Cactus Wren: The Interior adult has black-and-white streaked reddish-brown back, dark crown with distinctive white stripe over eye, white chin, and heavily spotted white underparts with buff wash on sides and belly. Wings and tail are dark with white bars on sides. Bill is long and slightly decurved. Sexes are similar. Juvenile has fewer and paler breast spots and shorter tail. The Coastal adult is similar to the Interior adult with a darker wash on sides and belly.
Range and Habitat
Cactus Wren: Resident of arid and semi-arid regions in the southwestern United States, including southern California, Nevada, Arizona, New Mexico, and western Texas, extending south to central Mexico. Preferred habitats include deserts dominated by cholla cacti and other succulent cacti, spiny trees, and shrubs, with high temperatures, low humidity, and scarce water.
The wrens are just one of the one hundred eighteen families of birds in the order PASSERIFORMES (pronounced pas-ser-i-FOR-meez); a large taxonomic order that includes other bird families with pleasant songs such as the thrushes, the vireos, and the mockingbirds.
There are seventy-nine species of wrens in sixteen genera in the Troglodytidae (pronounced trog-luh-DIE-tuh-dee), a family mostly restricted to the New World.
Forty-six species of wrens in fourteen genera are found in North America. These include the familiar House Wren, the desert dwelling Cactus Wren, and the aptly named Rock Wren.
The House Wren is known for its confiding, friendly behavior. This familiar bird species is well-named as it often occurs around human habitations, often building its nest under the eaves of roofs or in backyard nest boxes.
The wrens are small birds for the most part although the Cactus Wren is a medium-sized bird. The members of this family are rather plump birds with short wings, longish, strong legs and feet, and rather large heads with long, thin, slightly downcurved bills. Tail size varies from the very short as is the case in the wood-wrens, to longish as in the Cactus Wren.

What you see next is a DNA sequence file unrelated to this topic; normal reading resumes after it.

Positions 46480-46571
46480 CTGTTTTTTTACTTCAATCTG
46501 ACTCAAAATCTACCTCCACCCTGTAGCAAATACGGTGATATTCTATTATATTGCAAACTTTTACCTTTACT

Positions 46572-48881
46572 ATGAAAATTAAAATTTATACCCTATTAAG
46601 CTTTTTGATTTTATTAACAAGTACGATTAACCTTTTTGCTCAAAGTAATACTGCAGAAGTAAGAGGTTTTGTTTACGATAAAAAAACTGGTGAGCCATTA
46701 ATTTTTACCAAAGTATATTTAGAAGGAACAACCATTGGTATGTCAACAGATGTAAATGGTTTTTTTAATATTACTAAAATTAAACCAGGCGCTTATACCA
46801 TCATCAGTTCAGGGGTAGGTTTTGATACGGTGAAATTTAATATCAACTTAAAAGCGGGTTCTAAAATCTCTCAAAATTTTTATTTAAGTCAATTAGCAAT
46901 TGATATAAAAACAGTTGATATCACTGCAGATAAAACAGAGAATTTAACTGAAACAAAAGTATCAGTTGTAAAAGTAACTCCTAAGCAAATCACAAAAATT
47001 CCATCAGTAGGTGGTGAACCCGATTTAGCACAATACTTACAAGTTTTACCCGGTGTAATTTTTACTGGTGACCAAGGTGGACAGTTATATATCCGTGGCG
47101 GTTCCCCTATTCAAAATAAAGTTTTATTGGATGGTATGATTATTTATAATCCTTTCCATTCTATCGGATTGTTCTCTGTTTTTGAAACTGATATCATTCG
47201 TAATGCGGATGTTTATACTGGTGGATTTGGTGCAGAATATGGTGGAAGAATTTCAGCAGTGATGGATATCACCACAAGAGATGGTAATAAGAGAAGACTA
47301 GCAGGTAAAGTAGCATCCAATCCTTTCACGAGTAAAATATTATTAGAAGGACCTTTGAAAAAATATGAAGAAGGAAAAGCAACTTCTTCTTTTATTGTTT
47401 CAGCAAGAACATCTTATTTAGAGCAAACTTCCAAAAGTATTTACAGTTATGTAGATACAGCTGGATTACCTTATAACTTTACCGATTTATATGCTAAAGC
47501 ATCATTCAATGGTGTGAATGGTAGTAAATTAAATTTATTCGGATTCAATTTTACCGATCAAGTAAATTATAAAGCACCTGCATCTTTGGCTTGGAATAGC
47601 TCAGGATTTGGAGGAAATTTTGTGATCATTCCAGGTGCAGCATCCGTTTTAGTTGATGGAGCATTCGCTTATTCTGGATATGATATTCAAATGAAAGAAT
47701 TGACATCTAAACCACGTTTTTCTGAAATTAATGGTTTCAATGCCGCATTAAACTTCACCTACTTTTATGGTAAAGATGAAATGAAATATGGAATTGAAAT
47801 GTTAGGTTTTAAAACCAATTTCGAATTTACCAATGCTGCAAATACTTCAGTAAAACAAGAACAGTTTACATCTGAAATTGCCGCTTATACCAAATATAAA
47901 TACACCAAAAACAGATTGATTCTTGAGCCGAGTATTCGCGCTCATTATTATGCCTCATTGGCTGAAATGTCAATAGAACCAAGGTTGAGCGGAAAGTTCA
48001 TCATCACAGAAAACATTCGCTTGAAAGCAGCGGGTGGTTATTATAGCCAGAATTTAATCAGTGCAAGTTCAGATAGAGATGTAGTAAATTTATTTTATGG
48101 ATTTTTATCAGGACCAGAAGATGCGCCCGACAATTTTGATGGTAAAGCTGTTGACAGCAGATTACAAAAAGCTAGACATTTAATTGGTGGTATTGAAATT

Bright colors are not found in the plumages of wrens. Various shades of brown predominate, many species with black spots, barring or streaks. Some species also have white on the underparts, white eye-brows, or white spotting.
The Troglodytidae occur in most North American habitats except for the tundra. Most occur near the ground in the undergrowth of forests, scrub, desert vegetation, and second growth, while a few species are entirely terrestrial and frequent rocky areas.
Wrens are non-migratory except for the Winter Wren, a short distance migrant from boreal forests to the southern United States.
Most wren species are solitary birds that typically forage in pairs and do not join mixed flocks. They forage by using their bills to investigate dead leaf clusters, crevices, and various other hiding places used by the small creatures they prey upon.
No wren species are threatened in North America.
The Winter Wren is the only wren species found outside of North America. In its large Eurasian range, it occurs in a wide variety of habitats and is a common garden bird that somewhat fills the niche of the House Wren. It also has one of the loudest songs for a bird of its size.